Various tools and resources are available to help professionals accurately interpret container, booking, and bill of lading codes. From online databases and mobile applications to industry publications and community forums, these resources provide valuable support in tracking shipments, verifying information, and ensuring compliance.


Online Databases

  • BIC Database: Provides a comprehensive registry of carrier codes, helping users identify the company. This is accessible online for quick reference and verification.


  • Shipping Company Websites: Many major carriers offer online tracking tools where users can enter booking, container, or bill of lading codes to retrieve detailed delivery information. Examples include Maersk and Hapag-Lloyd.


Mobile Applications

  • Container Check Digit Calculator: A handy tool for verifying the accuracy of codes by calculating the check digit. This ensures that the entered number is valid and correctly formatted.
  • BoxTech: The global database provides detailed information on containers, including status, specifications, and ownership.


Industry Publications

  • Reference Guides: Books and manuals on logistics often include sections on decoding various codes. The guides offer detailed explanations and examples, making them valuable resources for both beginners and professionals.
  • Online Forums and Communities: Platforms like LinkedIn groups, Reddit, and specialized forums provide spaces where industry professionals share insights, tips, and resources for decoding shipping codes.


Engaging with these communities can provide up-to-date information and practical advice from peers.

Sinay's Solutions for Shipping Identification Code Management

Our company specializes in maritime data solutions that significantly enhance identification management. We develop three solutions for container tracking. Our freemium container tracking tool is an easy-to-start product for web integration. Our container tracking API was developed to allow you to build or enrich your solution. Our collaborative platform Safecube is a sophisticated platform dedicated to global shipment visibility.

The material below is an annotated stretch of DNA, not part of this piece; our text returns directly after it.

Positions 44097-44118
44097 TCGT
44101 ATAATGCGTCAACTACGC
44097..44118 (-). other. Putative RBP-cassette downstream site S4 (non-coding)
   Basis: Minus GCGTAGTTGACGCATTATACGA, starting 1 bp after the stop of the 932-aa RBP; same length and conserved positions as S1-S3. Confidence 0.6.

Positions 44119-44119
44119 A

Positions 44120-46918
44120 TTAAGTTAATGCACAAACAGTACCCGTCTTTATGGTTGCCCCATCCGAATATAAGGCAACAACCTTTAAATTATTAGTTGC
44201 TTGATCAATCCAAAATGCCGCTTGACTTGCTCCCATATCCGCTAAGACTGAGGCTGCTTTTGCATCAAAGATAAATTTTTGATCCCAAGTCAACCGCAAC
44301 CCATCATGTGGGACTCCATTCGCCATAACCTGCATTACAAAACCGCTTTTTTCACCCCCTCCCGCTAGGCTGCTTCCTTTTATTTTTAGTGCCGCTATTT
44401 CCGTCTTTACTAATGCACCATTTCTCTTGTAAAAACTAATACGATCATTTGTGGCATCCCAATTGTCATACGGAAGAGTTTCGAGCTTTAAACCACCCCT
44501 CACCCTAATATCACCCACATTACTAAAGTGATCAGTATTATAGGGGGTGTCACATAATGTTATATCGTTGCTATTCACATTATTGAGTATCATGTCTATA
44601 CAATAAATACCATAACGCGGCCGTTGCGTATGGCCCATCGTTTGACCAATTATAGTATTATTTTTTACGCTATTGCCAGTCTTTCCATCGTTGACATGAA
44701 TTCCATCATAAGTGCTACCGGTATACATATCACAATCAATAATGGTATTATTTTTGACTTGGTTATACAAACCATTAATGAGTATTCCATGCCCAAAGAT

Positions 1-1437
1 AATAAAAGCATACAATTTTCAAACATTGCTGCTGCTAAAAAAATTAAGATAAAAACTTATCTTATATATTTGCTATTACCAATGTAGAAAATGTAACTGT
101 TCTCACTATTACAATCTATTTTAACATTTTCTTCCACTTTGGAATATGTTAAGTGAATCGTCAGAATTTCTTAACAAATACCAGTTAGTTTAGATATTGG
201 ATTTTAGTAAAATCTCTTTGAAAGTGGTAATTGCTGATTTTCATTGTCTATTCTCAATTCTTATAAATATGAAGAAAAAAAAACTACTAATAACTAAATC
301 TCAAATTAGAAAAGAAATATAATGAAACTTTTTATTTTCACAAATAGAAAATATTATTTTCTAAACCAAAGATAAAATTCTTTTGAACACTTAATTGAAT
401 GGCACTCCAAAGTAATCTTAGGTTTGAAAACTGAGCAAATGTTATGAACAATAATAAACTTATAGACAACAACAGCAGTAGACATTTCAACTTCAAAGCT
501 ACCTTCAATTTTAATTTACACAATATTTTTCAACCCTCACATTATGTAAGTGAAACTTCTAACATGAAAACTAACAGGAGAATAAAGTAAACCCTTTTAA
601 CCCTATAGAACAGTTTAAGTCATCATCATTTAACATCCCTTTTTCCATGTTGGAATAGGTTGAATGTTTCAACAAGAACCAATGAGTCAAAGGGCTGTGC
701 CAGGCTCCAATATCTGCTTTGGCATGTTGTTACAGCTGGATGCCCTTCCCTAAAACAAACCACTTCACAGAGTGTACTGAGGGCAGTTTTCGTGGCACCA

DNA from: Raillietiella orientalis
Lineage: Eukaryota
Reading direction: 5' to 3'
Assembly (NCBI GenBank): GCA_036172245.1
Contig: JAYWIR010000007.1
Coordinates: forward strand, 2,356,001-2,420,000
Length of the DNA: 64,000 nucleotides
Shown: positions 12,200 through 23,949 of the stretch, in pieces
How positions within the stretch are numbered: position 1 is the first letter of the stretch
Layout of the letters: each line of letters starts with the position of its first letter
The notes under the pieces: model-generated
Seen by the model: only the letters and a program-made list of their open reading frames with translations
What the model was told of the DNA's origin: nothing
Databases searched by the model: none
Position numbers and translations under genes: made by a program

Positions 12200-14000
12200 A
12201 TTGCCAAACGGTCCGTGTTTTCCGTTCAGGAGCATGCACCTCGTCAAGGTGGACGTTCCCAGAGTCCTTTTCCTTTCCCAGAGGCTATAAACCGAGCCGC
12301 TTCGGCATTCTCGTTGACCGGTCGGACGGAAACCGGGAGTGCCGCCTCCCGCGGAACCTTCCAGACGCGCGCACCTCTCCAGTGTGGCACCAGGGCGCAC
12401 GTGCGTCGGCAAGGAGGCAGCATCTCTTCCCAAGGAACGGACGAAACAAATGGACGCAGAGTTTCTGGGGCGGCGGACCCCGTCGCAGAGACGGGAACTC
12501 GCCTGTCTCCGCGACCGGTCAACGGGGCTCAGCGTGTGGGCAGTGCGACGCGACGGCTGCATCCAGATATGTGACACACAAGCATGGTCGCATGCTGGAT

By standardizing data from various lines and integrating AIS data, we ensure consistent and reliable information. The centralized API endpoint streamlines access to comprehensive tracing details, while frequent updates keep the data current.

Additionally, we support environmental monitoring with APIs for CO2 and noise emissions, helping maritime businesses manage both logistics and environmental impacts effectively and sustainably.

Shipping identification codes are like secret keys that unlock the mysteries of moving goods around the globe. They ensure seamless tracking, management, and coordination of freights worldwide, serving as unique identifiers that streamline transportation processes and foster effective communication among involved parties. Considering the quantity of containers that are in circulation around the world, to transport about 2 billion tons of cargo annually, unique identifiers are assigned to every container used for the transport and storage of cargo.

FAQ about shipping indentification codes

Shipping identification codes are unique alphanumeric codes used to identify and track packages throughout the shipping and delivery process.

These codes ensure accurate and efficient management of goods in the supply chain, helping to streamline logistics operations and reduce errors.

Shipping identification codes are crucial for supply chain efficiency because they provide a standardized method for tracking and managing shipments.

This enhances transparency, reduces the risk of lost or misrouted packages, and allows for real-time updates and accurate delivery estimates, ultimately improving customer satisfaction.

Decoding shipping identification codes involves understanding the structure and meaning of each part of the code.

Different carriers and logistics companies may use various formats, but common elements include origin, destination, carrier information, and a unique identifier for the shipment. Familiarizing yourself with these components can help you accurately interpret and utilize these codes.

Common types of shipping identification codes include tracking numbers, barcodes, QR codes, and RFID tags. Each type serves a specific purpose, such as providing real-time tracking information or enabling automated sorting and handling of packages.

Understanding these different types can help businesses choose the right solution for their logistics needs.